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The Equality and Human Rights Commission has named 47 employers who have failed to report on their gender pay figures.
The Equality and Human Rights Commission is naming and shaming 47 organisations that have failed to report their latest gender pay gap following the March and April deadlines.
All 47 organisations have been notified that formal investigations will be initiated against them alongside assessments to determine if they are breaking the law by withholding their gender pay gap figures.
If this is the case, the EHRC says they will be required to publish the figures immediately and organisations that do not cooperate could be issued with a formal notice which is enforceable in court and in most cases with an unlimited fine.
The full list of organisations who haven’t reported is available on the EHRC website. They include, from the public sector, Burnt Mill Academy Trust and, from the private sector, The Roman Catholic Diocese Of Westminster, Homes Caring For Autism Limited, Roseberry Care Centres Gb Limited and The Westbury Hotel Limited.
The EHRC has also recently named three organisations who failed to report on time two years in a row, but says they have since reported their figures.
Rebecca Hilsenrath, our Chief Executive, said: “Transparency is a vital first step if we are to achieve gender equality in the workplace. All employers with 250 or more employees are legally required to publish their gender pay gap where everyone can see it. There’s no excuse for missing the deadline and we will be making sure that all employers that haven’t published their figures are held to account.”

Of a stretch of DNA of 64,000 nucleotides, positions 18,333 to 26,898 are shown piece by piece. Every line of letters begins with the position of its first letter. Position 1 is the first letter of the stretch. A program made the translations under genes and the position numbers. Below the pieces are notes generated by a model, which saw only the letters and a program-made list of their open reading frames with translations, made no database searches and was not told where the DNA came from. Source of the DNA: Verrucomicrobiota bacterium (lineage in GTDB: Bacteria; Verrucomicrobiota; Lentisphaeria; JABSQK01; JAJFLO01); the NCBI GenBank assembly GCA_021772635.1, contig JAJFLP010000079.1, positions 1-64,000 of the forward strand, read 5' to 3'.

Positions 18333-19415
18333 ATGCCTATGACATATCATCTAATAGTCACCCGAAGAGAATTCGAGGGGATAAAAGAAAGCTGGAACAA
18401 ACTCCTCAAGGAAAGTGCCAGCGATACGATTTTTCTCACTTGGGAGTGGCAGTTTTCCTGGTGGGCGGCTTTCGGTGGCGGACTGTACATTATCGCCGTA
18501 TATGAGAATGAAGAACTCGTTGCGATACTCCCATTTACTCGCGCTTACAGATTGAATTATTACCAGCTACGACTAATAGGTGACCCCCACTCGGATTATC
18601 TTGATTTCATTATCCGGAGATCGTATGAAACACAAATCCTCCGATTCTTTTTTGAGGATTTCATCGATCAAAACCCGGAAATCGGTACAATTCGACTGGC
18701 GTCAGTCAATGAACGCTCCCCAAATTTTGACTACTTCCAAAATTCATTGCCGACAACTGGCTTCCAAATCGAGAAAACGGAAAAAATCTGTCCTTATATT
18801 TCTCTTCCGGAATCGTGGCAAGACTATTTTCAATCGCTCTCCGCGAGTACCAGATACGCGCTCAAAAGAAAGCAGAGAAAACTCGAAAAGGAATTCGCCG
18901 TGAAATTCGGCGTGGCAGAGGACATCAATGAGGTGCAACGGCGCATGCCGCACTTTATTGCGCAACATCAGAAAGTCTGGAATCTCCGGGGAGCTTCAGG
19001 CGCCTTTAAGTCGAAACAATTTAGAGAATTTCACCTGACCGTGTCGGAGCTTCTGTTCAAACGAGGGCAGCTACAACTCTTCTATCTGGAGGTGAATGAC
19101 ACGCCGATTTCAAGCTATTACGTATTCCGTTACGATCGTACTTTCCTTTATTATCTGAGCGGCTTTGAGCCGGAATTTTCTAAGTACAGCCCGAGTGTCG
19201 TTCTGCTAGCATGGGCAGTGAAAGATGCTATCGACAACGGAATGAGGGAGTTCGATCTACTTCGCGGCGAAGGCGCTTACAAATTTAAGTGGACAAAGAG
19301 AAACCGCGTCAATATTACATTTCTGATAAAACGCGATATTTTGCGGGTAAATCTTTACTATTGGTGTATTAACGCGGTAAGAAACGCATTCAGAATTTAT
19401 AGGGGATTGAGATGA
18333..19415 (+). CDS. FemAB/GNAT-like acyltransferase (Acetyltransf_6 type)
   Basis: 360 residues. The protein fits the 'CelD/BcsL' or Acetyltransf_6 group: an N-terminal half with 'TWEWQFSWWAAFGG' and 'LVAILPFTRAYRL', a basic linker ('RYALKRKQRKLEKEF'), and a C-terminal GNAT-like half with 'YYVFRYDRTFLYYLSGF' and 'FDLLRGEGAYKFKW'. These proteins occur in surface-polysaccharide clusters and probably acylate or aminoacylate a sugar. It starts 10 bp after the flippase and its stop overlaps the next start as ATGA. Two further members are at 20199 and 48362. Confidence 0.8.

All organisations with 250 or more employees are required to publish their gender pay gap information every year on their own website (in a way that is accessible to all their employees and the public) and on the Government’s official portal.
The deadline was 30 March for public sector employers and 4 April for private and voluntary sector employers. The EHRC says 10,753 organisations have reported their gender pay gaps for this year.
Clare Parkinson, a pay & reward expert at HR experts Croner said that failure to report could have a long-term impact on businesses. She said: “The failure to be proactive on this legal requirement can be seen as an indicator that the business does not take this issue, or their obligations on gender pay, seriously. In light of recent calls for equality and good employment, especially in light of the #MeToo movement, it may be thought that the company’s other internal practices are likely to be poor or not up to scratch.
“At a time when many job applicants research the reputation and reviews of potential employers, this naming and shaming is likely to be prevalent in such a search. This could lead to difficulties with recruiting new staff or even the loss of key talent.
“As millennials, those born in the 1980s and 1990s, focus more on the social impact and business-purpose of their employers when choosing jobs, the failure to publish gender pay gap statistics may lead to this talent pool looking elsewhere. Gender pay parity is also likely to be a strong recruitment factor for females, returners and others who wish to work in a diverse and inclusive business.”